The Architect's Workbench supports the creative process of architectural thinking and modeling, helping practitioners rapidly respond to customer requests in large ongoing engagements. And it helps ensure delivery of high-quality solutions to customer problems.

Opher Etzion, along with Beth Hutchison (U.K., now retired) shared an IBM Corporate Award for their deep insights and ground-breaking research into event processing.

Analysts now recognize IBM as a leader in event processing — the highest growing sector of enterprise middleware. Indeed, event processing, the technology underpinning an intelligent infrastructure, is at the heart of IBM's Smarter Planet initiative.

IBM's activities in event processing began with the Active Midleware Technology project at the IBM Research Lab in Haifa. Since 1998, the Haifa Lab has been at the heart of industry developments in the field. Event processing has an impact on many major IBM middleware products, including: WebSphere Message Broker, WebSphere Enterprise Service Bus, Customer Information Control System, WebSphere Business Events, WebSphere Sensor events, Entity Analytics, WebSphere Extreme Scale, the Industrial sector Integrated Information Framework and recent work on the common decision management platform that will include ILOG/Business Rule Management Systems Jrules, WebSphere Business Events and various predictive analytics components.


2010 Patent Portfolio Award recipients

Ronald P. Luijten received a Patent Portfolio Award for his role in advancing networking technology and for playing a key part in the networking industry as represented by a widely cited patent for a fundamental transport mechanism in network switching systems.

The configurable gigabit/s switch adapter relates to a data transmission system and concerns a method for transforming variable sized user frames such as (a) IP protocol into fixed-length cells, and (b) Asynchronous Transfer Mode protocol, so the fixed-length cells can be transported through a cell handling switch fabric. The fixed-length cells are received at the destination through the cell handling fabric and the user frames are then reconstructed. These techniques are used extensively in networking technologies.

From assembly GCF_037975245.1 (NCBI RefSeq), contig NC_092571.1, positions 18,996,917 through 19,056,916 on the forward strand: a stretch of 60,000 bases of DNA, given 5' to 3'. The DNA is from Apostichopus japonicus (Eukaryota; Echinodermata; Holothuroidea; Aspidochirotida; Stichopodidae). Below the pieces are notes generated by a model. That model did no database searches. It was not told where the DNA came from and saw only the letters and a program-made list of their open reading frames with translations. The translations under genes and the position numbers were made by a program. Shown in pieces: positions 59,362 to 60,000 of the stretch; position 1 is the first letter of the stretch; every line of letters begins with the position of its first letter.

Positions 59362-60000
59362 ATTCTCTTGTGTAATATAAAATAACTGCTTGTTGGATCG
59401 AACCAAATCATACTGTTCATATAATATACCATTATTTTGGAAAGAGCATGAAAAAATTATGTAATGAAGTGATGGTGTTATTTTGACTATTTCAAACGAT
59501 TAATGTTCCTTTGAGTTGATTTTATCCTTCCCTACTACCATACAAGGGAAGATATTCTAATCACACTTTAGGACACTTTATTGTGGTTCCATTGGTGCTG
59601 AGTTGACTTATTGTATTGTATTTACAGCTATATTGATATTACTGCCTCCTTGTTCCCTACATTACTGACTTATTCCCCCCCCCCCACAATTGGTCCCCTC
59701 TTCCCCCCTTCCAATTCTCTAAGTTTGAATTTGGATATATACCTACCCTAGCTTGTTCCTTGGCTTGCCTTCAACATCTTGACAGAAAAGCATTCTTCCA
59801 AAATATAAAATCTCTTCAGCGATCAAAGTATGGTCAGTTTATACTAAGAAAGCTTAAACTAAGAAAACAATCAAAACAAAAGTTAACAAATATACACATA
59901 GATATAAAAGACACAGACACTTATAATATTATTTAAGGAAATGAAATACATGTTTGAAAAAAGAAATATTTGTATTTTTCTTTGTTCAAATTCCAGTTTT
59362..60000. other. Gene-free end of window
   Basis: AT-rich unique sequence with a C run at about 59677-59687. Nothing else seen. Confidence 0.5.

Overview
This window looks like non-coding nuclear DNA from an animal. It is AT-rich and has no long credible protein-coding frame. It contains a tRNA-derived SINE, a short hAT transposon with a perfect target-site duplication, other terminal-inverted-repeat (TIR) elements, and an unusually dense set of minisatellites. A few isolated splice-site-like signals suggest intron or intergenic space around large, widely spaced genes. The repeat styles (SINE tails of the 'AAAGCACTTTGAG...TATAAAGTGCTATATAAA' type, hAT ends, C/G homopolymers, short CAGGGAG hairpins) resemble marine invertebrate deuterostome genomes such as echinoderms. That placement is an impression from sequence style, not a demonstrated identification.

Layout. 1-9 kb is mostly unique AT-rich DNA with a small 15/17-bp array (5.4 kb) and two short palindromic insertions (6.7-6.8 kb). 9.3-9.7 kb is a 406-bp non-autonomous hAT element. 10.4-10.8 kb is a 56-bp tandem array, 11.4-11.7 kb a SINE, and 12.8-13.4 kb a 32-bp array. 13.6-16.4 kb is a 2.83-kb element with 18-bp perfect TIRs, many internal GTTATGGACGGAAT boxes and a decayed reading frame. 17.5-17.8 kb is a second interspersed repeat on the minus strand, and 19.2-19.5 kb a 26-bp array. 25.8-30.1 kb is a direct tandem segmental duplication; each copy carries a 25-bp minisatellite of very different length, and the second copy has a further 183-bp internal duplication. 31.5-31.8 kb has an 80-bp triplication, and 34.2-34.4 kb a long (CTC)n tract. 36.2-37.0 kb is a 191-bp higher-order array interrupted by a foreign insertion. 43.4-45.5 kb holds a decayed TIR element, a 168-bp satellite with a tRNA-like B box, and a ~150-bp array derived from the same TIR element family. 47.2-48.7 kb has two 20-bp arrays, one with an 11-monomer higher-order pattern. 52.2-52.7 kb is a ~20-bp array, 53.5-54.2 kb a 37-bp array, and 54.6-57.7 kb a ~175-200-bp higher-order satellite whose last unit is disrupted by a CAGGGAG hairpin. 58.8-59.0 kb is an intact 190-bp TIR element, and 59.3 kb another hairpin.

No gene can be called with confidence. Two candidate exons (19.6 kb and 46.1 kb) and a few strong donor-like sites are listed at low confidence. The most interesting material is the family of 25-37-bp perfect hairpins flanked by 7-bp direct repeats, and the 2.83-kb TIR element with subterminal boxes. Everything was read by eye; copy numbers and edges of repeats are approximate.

The patent has more than 180 forward references in network industry patents, including patents by Cisco, Alcatel, Nortel, Sprint and others. It has been used extensively in cross-licensing efforts with network equipment manufacturers playing a key role in many instances as a core highlighted patent or proof package. These cross licenses include such companies as Juniper Networks, Foundry Networks, Enterasys Networks, Ciena and many others. It was assigned in 2008 to Qualcomm.

Roger Cox (now retired) received the Patent Portfolio Award for his significant contribution to consumer safety, which enabled the growth of the personal computer industry by providing low-voltage, direct-current control of personal computer power supplies.

Rather than relying on relatively large switches for turning the main supply current on and off, Cox's invention uses a relatively low-voltage, direct-current signal to control the power supply, thereby enabling and disabling the supply of electrical power to the logic and storage components in the PC. This low-voltage direct-current signal is derived from the alternating current main supply. By controlling the application of the low voltage signal, the user can control the amount of power going to the logic and storage components in the PC.

This patent generally pertains to 12V power supplies to mother-boards and relates to Intel standardization activity regarding PC power supplies. It has been used in licensing negotiations with at least 20 companies, including Siemens (Flextronics), Trigem Computer, MCJ Corp. and Proton. It is being used now in a significant cross-licensing negotiation. Recently, it played a key role in cross-licenses with LG Electronics, ASUSTeK and Super Micro.

A version of this story originally appeared on the IBM intranet. It was written by Kieran Cannistra.

Last updated on September 13, 2010